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Monkeypox in Nigeria

Warning - Level 3, Avoid Nonessential Travel
Alert - Level 2, Practice Enhanced Precautions
Watch - Level 1, Practice Usual Precautions

What is monkeypox?

Monkeypox is a rare disease that occurs throughout remote parts of Central and West Africa, often near tropical rain forests. It spreads through contact with the monkeypox virus from an animal or human (alive or dead) or with materials contaminated with the virus. Fever, headache, muscle aches, swollen lymph nodes, and exhaustion are followed by a rash. Patients are usually ill for 2–4 weeks. Monkeypox is fatal in as many as 10% of people who get it.

Key Points

  • There is an ongoing outbreak of monkeypox in Nigeria.
  • Monkeypox spreads to humans through contact with people or animals (alive or dead) infected with monkeypox virus. The virus can also spread through droplets when people infected with the virus cough, sneeze, or talk. Material contaminated by the virus is another potential source of infection.
  • Travelers to Nigeria should protect themselves from monkeypox by washing hands often with soap and water, and avoiding contact with animals or people that may be sick.

What is the current situation?

Since September 2017, an outbreak of monkeypox has been ongoing in Nigeria. As of April 2019, health officials have reported more than 300 cases of monkeypox, including multiple deaths. In late 2018, three travelers infected with monkeypox in Nigeria returned home (two to the United Kingdom and one to Israel). There was also a reported secondary case of the disease in a health care worker in the United Kingdom. Most recently, in May 2019, the Singapore Ministry of Health reported a fourth exported case of the disease in a traveler who arrived from Nigeria. These are the first cases of monkeypox reported outside Africa since 2003.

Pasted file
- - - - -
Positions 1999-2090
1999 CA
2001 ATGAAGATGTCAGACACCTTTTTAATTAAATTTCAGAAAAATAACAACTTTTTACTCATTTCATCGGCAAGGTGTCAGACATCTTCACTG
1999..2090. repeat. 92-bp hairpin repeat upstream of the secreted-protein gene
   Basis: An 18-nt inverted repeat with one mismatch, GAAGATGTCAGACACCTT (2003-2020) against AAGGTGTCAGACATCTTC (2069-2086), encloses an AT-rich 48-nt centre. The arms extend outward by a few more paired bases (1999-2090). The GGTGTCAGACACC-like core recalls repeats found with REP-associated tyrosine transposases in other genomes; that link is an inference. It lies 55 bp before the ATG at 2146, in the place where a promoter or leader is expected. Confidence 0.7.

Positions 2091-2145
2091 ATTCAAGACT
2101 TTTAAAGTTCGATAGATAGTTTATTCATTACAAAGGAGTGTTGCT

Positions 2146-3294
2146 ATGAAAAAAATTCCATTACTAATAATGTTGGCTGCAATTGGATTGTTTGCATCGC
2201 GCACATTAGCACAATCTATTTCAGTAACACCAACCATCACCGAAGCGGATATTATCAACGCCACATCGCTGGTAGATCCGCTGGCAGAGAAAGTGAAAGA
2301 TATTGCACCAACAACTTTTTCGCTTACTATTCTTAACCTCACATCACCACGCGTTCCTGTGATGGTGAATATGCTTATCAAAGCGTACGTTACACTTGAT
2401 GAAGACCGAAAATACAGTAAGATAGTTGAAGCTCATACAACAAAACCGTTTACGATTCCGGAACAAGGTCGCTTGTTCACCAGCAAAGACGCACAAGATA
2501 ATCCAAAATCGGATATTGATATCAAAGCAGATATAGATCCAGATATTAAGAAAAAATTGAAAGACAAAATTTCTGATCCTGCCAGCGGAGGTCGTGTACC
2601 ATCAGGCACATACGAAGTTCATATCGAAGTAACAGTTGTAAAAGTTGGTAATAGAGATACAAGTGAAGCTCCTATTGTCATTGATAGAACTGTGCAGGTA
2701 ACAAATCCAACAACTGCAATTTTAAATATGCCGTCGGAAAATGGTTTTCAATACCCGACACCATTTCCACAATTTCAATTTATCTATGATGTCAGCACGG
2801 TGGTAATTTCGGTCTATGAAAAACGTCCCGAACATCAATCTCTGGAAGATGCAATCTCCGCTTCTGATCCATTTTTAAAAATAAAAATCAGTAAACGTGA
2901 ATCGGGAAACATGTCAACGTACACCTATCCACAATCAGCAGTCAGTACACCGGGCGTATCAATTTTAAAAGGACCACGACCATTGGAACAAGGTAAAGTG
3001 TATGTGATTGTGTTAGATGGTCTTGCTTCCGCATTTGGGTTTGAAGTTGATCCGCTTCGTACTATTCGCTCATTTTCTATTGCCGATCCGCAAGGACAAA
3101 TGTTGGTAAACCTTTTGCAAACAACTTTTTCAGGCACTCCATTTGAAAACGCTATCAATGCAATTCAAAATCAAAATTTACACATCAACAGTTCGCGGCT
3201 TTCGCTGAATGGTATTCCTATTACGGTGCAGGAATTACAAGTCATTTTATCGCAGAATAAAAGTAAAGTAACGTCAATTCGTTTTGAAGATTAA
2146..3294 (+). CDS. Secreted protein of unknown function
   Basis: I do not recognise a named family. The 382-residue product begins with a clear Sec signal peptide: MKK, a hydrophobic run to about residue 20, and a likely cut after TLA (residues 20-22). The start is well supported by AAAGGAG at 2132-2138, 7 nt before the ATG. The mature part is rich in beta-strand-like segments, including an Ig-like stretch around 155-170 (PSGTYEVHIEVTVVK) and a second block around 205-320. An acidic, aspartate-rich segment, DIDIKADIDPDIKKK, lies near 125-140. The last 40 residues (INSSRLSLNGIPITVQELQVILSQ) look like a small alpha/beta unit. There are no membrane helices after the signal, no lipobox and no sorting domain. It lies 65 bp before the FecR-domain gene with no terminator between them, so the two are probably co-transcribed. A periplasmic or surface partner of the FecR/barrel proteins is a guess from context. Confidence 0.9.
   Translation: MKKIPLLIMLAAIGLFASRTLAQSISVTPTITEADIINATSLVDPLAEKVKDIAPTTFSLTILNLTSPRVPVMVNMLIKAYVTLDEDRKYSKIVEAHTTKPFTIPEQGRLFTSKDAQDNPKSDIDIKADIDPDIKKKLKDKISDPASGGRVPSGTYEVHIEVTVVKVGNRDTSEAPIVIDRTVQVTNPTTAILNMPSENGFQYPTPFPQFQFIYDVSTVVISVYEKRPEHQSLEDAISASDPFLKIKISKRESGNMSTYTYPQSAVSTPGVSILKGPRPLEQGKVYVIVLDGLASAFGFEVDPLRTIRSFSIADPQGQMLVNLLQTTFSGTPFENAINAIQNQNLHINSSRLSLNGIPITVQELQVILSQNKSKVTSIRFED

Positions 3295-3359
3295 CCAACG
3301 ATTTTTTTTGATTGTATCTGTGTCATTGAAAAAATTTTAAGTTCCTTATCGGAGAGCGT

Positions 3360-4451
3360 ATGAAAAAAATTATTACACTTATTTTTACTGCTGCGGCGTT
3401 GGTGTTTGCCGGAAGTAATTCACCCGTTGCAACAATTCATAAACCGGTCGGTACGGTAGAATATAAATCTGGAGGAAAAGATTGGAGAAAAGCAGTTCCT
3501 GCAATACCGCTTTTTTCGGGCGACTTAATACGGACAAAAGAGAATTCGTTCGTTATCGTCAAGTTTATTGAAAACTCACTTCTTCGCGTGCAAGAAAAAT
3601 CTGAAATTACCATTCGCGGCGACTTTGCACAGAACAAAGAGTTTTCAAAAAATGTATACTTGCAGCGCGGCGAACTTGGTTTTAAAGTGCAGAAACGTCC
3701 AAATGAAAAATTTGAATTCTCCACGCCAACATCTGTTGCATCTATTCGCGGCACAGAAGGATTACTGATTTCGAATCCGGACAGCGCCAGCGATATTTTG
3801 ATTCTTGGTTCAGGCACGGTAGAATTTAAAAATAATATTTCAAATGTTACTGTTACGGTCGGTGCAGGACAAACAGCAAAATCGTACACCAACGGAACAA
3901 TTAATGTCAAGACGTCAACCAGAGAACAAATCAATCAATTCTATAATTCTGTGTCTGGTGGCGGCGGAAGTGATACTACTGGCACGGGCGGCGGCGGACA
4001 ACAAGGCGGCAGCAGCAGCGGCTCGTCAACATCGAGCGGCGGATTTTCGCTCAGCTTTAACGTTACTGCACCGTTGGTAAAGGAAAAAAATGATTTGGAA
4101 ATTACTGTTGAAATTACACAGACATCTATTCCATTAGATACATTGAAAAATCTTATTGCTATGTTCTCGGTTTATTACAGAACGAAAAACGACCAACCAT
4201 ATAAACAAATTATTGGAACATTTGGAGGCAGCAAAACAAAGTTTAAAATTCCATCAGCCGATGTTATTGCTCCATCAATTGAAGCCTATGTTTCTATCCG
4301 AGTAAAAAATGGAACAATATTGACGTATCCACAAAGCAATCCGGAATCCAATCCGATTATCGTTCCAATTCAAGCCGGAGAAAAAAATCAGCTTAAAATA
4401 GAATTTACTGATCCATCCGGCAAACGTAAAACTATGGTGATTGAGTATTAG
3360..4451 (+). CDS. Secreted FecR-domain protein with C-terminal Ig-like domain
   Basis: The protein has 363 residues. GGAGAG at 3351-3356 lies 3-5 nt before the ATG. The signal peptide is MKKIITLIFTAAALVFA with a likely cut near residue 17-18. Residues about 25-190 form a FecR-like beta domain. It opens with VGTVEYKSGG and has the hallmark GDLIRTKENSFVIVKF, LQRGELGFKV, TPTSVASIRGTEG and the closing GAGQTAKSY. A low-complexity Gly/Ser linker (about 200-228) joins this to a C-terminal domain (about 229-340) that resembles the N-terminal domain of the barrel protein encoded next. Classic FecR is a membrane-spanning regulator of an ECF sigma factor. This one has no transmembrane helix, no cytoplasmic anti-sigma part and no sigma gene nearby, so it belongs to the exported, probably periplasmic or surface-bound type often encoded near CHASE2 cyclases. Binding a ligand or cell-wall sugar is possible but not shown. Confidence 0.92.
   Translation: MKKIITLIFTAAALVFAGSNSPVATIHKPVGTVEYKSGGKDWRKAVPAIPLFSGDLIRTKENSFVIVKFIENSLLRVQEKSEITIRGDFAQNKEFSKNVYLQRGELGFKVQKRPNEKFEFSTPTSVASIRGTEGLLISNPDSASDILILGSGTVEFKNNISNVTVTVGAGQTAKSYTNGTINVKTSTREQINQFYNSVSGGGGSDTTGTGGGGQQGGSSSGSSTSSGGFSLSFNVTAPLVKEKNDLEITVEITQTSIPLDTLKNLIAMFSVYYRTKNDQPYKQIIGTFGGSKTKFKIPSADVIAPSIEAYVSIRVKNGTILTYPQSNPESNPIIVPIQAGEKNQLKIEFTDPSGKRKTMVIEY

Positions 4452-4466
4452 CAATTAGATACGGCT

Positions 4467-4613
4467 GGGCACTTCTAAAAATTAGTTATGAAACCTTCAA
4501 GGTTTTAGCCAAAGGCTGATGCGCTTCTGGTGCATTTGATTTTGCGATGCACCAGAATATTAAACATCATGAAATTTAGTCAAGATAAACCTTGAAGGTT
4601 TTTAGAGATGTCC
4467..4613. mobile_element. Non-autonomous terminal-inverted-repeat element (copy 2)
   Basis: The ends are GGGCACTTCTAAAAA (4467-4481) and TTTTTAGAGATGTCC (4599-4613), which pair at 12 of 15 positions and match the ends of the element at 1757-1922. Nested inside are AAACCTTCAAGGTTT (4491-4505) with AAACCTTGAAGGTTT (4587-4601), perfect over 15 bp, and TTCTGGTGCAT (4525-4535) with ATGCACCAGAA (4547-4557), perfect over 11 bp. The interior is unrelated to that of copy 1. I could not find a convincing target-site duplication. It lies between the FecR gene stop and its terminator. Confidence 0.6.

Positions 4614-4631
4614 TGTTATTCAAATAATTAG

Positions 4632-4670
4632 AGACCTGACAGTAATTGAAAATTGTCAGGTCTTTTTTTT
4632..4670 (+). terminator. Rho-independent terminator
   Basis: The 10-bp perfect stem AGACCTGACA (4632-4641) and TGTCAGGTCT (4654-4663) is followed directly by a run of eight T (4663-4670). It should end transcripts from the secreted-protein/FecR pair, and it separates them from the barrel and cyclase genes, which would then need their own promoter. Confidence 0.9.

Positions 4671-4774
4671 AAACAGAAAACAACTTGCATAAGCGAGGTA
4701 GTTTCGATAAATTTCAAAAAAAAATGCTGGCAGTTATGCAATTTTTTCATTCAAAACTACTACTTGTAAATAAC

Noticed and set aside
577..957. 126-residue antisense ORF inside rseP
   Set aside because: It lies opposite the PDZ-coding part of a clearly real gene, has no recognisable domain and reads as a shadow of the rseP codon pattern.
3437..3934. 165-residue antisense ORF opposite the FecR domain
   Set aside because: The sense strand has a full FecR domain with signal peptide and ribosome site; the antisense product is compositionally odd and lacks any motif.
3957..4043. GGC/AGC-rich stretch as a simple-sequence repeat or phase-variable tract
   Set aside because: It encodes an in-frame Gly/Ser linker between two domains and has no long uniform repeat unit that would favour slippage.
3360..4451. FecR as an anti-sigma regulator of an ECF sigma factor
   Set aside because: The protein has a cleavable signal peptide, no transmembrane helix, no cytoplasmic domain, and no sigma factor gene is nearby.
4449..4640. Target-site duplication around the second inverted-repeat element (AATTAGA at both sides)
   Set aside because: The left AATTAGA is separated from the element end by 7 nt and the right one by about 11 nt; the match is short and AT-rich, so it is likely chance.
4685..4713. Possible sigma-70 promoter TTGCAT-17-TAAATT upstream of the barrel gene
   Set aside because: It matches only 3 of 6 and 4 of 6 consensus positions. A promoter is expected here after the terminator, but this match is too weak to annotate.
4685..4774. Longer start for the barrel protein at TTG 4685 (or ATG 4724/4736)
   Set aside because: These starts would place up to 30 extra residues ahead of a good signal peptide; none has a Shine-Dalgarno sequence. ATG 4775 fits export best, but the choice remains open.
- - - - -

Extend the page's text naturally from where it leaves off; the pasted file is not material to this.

What can travelers do to protect themselves?

Because monkeypox spreads through contact with animals or humans infected with the virus, CDC advises travelers to Nigeria to take the following steps to prevent illness:

  • Wash your hands often with soap and water.
  • Do not touch your eyes, nose, or mouth. If you need to touch your face, make sure your hands are clean.
  • Avoid close contact with ill people.
  • Avoid contact with wild animals or wild animal products or meat (such as bushmeat) that could harbor the virus (including sick or dead animals found in areas where monkeypox occurs).
  • Avoid contact with any materials, such as bedding, that have been in contact with a sick person or animal.

If you feel sick and think you may have monkeypox:

  • Seek medical care right away.
    • Before you go to a doctor’s office or emergency room, tell the doctor about your recent travel and your symptoms. 
  • Cover your mouth and nose with a tissue or your sleeve (not your hands) when coughing or sneezing.

Clinician Information

To prevent monkeypox transmission in health care settings, apply a combination of standard, contact, and droplet infection control precautions when a patient with an appropriate travel history presents with fever and vesicular/pustular rash. CDC also recommends implementing airborne precautions and notifying infection control personnel immediately.

 

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